NC Coastal Resources Commission seeks input on proposed beach management plan rules

N.C. Division of Coastal Management deputy director Mike Lopazanski presents proposed beach management plan rules Wednesday to the N.C. Coastal Resources Commission at its business meeting in Atlantic Beach. (Mike Shutak photo)

ATLANTIC BEACH — Coastal towns in North Carolina may soon need to create beach management plans, but towns on Bogue Banks are one step ahead.

The N.C. Coastal Resources Commission held a business meeting Nov. 9 and 10 at the Doubletree by Hilton hotel in Atlantic Beach. The commission unanimously approved sending proposed rules to require coastal towns to create and adopt a BMP to be excepted from using the first line of stable vegetation for measuring setbacks on oceanfront lots.

A BMP is a plan for beach nourishment and maintenance for a given municipality’s beach strand. Existing state regulations require beachfront property development to measure setbacks from the first stable line of vegetation or for a municipal government to get state-approved exception from this requirement, allowing town officials to set their own development line for measuring setbacks.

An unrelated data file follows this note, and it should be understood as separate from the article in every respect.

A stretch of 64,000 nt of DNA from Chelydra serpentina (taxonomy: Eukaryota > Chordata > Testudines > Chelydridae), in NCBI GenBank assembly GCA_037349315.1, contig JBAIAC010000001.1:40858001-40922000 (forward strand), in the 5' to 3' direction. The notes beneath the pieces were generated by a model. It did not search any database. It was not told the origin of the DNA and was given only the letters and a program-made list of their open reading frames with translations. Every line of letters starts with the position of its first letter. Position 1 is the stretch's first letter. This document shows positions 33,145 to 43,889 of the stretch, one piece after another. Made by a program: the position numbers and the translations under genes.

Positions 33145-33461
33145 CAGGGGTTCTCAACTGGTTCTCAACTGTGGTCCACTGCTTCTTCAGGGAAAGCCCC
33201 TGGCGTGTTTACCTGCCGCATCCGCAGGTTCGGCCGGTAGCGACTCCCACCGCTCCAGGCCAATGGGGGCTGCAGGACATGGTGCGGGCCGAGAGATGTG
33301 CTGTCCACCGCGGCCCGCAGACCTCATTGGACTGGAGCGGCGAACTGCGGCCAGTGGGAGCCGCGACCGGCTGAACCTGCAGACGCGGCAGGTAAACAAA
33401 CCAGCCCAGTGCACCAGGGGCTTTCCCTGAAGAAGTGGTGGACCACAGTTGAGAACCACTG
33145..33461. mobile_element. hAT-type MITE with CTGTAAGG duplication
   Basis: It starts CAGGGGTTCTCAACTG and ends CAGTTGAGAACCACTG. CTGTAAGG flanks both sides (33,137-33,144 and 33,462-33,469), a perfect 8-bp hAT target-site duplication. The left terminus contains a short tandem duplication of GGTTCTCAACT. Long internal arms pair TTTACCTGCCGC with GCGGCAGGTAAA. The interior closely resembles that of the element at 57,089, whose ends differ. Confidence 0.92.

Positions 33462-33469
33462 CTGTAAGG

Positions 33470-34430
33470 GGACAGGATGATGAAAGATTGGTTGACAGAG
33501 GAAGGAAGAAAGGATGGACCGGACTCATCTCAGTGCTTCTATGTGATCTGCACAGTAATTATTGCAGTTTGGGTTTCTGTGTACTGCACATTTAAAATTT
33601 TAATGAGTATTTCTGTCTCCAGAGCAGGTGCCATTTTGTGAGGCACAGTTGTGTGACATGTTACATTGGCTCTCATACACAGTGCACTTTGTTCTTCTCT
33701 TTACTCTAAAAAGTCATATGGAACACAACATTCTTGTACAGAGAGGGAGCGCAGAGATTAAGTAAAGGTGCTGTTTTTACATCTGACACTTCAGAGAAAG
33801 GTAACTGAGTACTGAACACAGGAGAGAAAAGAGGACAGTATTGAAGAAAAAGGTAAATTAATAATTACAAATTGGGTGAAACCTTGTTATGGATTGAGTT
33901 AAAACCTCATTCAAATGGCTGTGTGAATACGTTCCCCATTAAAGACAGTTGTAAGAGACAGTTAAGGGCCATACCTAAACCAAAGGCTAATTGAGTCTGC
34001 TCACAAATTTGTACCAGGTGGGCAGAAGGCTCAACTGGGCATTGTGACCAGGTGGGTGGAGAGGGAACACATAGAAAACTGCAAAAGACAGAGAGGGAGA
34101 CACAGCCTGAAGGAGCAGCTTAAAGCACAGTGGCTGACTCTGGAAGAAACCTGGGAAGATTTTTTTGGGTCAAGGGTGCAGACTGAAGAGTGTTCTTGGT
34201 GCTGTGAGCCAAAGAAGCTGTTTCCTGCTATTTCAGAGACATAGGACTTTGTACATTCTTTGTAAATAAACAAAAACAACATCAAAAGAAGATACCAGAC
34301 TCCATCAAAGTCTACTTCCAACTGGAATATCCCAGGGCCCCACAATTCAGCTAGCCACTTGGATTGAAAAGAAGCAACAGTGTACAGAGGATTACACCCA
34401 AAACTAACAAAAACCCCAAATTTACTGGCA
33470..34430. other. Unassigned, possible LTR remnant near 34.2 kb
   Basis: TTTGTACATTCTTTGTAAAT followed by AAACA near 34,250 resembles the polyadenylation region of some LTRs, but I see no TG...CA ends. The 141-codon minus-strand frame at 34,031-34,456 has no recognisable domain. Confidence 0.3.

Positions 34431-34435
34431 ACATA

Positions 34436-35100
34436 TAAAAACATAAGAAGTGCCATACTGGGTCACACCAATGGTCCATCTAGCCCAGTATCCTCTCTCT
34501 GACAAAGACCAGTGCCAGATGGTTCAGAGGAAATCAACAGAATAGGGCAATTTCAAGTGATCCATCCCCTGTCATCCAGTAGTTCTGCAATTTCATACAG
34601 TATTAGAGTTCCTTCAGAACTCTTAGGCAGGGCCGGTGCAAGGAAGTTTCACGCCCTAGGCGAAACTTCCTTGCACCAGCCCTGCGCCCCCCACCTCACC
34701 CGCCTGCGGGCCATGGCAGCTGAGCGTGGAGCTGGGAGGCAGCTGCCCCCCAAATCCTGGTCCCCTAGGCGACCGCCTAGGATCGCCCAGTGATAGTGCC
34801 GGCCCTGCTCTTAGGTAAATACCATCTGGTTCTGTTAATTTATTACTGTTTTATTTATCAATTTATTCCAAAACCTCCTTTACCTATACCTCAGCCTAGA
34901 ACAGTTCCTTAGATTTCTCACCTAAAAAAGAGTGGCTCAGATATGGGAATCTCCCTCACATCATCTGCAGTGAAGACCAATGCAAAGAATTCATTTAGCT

N.C. Division of Coastal Management deputy director Mike Lopazanski said at Wednesday's meeting BMPs are going to replace development lines.

“The development line doesn't rquire any long-term committment to beach nourishment,” he said. “We've had issues with that.”

The BMP submission process proposed is very similar to the existing static line exception application process, according to Mr. Lopazanski.

CRC member and Atlantic Beach Mayor Trace Cooper confirmed this Wednesday, also saying Atlantic Beach already has state-approved static line exception.

“In order to have an exception, we had to submit what's required for a BMP,” Mr. Cooper said, “so the work's already done. This is true for all the towns on Bogue Banks.”

The proposed BMP rules now go to public comment. Public comments will be accepted at meetings and through means to be announced.


Contact Mike Shutak at 252-723-7353, email; or follow on Twitter at @mikesccnt.

(2) comments


Mike Lopazanski No experience in plant biology or landscaping. Product of Duke But He is in charge. What is his salary?? What is his authority. Why is this needed. When will this happen and Where is the benefit/ As one who will be forced to fund this by way of tax confiscation, what will I get out of it - maybe a new driveway? That would work for me. This project is aimed at setting new rules for permitting that will be the same as confiscation but worse.


And what about invasive species of plants that don't fit the narrative. Who will take care of this problem? Anyone at this "newspaper" care to look into this??

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